With the rapid rise of data breaches in the public and private sectors in Australia and around the world, we can anticipate a dramatic rise in government action with the recent announcement of a cyber defence budget of $9.9B over the next decade to the Australian Signals Directorate for the Resilience, Effects, Defence, Space, Intelligence, Cyber and Enables (REDSPICE) package.
In late 2021, the Australian Security of Critical Infrastructure Act 2018 was amended to outline how and when company directors would face consequences in the event of a data breach. The legislation being geared towards preventing an increase in data breaches and encouraging company directors to take their own cyber resilience more seriously.
Here’s what you need to know.
What is the Bill?
This bill came into effect December 2021, as an amendment to a previous Security Legislation Amendment (Critical Infrastructure) Bill.
What does it say?
This amendment changes and expands the definition of “critical infrastructure sector.” The main difference is that the new Act expands the term to include 11 sectors that have been designated as “essential,” as opposed to the old Act’s narrow definition that only covered select assets in the gas, electricity, water, and maritime ports sectors.
Now, the definition of “critical infrastructure asset” includes 22 different classes, covering a much more diverse range than previously. Why the expansion? This change will cover more entities that face mandatory reporting obligations and other requirements, broadening the scope of companies that face consequences for failing to protect data.
Mandatory Notification of Cyber Incidents
One crucial aspect of the new legislation creates very specific requirements on when and how a data breach must be reported, should it occur. The main goal of these inclusions is to help company directors understand the threats to critical infrastructure with the view that they will invest in more proactive measures for cyber protection.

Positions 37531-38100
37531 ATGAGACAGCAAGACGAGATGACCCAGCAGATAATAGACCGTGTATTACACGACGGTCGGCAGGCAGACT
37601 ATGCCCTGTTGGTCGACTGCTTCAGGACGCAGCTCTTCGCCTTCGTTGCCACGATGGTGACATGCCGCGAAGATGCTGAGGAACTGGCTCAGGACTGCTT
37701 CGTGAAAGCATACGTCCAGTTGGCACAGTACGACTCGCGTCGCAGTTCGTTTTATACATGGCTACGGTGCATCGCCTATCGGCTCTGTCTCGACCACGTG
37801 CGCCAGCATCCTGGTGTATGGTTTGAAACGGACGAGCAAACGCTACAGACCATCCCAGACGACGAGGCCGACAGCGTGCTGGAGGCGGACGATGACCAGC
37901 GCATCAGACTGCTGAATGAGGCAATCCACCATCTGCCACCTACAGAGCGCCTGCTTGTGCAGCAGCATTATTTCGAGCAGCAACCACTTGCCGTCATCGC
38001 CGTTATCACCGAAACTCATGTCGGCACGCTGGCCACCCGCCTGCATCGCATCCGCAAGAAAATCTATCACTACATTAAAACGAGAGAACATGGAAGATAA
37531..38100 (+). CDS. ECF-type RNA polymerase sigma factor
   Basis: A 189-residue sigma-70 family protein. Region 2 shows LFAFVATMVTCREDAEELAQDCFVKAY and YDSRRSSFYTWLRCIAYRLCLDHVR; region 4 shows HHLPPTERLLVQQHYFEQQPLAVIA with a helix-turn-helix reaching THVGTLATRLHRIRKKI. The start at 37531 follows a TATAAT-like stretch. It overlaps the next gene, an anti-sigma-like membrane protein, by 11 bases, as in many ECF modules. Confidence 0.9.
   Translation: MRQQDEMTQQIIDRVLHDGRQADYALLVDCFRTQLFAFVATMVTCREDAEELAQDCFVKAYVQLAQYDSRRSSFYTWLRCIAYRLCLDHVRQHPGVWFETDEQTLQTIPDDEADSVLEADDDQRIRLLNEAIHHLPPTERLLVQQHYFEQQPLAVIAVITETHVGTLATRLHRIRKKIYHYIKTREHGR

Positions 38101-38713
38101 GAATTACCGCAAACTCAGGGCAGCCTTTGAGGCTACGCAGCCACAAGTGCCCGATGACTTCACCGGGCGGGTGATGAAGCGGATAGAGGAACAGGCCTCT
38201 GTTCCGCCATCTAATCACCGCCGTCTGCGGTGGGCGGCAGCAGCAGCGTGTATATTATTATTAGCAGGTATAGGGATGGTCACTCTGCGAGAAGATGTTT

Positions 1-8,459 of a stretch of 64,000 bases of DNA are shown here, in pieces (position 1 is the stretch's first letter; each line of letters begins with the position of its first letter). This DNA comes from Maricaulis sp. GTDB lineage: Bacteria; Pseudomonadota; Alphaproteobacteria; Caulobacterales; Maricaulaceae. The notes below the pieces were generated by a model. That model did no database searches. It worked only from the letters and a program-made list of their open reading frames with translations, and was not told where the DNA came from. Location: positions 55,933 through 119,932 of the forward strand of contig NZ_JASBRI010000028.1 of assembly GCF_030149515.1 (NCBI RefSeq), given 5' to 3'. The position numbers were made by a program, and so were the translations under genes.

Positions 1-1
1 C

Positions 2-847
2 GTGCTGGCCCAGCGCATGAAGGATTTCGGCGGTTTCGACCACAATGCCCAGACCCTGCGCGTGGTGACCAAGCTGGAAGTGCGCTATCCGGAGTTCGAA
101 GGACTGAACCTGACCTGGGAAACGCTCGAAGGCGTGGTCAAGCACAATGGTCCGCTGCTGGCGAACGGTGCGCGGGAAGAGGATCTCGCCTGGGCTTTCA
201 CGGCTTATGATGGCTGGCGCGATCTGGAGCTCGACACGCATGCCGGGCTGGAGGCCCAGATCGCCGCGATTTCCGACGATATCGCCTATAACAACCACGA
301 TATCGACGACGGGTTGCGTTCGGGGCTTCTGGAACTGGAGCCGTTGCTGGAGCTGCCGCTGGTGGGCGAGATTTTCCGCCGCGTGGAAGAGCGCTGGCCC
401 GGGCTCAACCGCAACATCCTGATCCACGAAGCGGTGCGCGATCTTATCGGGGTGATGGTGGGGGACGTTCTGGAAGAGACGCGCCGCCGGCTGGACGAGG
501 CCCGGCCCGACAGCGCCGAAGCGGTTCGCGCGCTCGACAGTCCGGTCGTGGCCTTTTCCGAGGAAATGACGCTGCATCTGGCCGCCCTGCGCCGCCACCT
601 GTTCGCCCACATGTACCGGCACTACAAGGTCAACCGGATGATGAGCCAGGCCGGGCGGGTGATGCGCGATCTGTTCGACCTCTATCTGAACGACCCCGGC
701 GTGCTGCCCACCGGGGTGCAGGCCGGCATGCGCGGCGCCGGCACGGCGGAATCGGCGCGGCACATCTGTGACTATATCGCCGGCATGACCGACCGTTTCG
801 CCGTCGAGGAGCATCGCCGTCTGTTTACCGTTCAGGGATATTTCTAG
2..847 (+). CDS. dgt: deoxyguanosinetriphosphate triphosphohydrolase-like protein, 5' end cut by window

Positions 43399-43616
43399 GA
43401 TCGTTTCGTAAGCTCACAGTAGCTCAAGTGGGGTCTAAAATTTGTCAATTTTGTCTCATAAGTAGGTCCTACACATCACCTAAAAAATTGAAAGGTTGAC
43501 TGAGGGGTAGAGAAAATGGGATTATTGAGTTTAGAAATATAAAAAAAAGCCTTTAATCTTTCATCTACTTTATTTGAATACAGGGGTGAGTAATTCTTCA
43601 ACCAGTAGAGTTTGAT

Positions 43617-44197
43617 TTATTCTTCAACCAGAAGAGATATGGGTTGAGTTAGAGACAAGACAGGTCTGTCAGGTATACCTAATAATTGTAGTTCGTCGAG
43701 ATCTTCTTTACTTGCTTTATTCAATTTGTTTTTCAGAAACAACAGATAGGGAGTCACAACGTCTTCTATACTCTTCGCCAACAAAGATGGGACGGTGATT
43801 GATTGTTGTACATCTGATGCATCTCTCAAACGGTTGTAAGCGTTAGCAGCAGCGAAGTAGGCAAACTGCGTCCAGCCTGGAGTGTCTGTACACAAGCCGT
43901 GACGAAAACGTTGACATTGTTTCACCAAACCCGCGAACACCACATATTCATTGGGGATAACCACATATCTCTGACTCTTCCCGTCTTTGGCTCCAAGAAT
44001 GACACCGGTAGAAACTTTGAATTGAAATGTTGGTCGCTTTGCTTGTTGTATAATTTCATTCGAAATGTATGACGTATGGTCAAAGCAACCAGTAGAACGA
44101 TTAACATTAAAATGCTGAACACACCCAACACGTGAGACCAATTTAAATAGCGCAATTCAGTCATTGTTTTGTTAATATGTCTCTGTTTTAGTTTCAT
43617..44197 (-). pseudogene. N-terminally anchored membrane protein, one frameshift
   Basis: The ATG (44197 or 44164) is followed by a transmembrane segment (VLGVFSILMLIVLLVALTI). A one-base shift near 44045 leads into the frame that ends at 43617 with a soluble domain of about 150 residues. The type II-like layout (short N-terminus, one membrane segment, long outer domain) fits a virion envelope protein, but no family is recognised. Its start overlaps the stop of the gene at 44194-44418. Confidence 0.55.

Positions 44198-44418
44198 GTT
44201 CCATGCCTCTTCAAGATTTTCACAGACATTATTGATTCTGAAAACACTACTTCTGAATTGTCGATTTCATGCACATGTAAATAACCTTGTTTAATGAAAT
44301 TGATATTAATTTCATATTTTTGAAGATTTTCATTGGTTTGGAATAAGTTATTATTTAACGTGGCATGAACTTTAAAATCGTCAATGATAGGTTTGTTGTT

Now, an entity or company director must report any “critical cyber security incident” within 12 hours of knowing that an incident of “significant impact” has occurred. Events are considered to be of “significant impact” if they impact the availability of products or services of the asset. An entity still must report any cyber events within 72 hours if they are thought to carry a “relevant impact” on the company or asset.
The takeaway? It is clear the government is creating a more defined protocol for company directors to familiarise themselves due to the growing nature of cyber threats.
Consequences and Penalties
Under this amended legislation, more companies and business leaders are responsible for “critical infrastructure assets” and assume the duty of keeping them safe and protected against cyber threats.
Not only must more organisations assume this responsibility, but they also assume the consequences. According to the legislation, if a reporting entity violates their responsibility, it faces a penalty of AU $11,100 (50 penalty units) per day of violation OR AU $55,500 (250 penalty units) if it is a corporation. (Source).
Company directors are now much more personally responsible for data and sensitive assets relating to their products or services. It is now more important than ever for company directors to follow a proactive approach in response to growing cyber threats.
How to Proactively Prevent Data Breaches
Over 80% of data breaches involve a “human error” component. Fortunately, company directors can minimise this risk significantly by driving behaviour changes and creating a “cyber aware” workforce. I’ve outlined a step by step guide to driving these changes and preventing cyber attacks in this month’s ebook. Click here to grab a free copy.
PhishNet delivers highly effective, engaging, and affordable cybersecurity awareness training to help businesses mitigate the risks of human error data breaches.
Talk to PhishNet today to learn more or check out our free Risk Assessment as you gather a baseline of your organisation’s cyber resilience.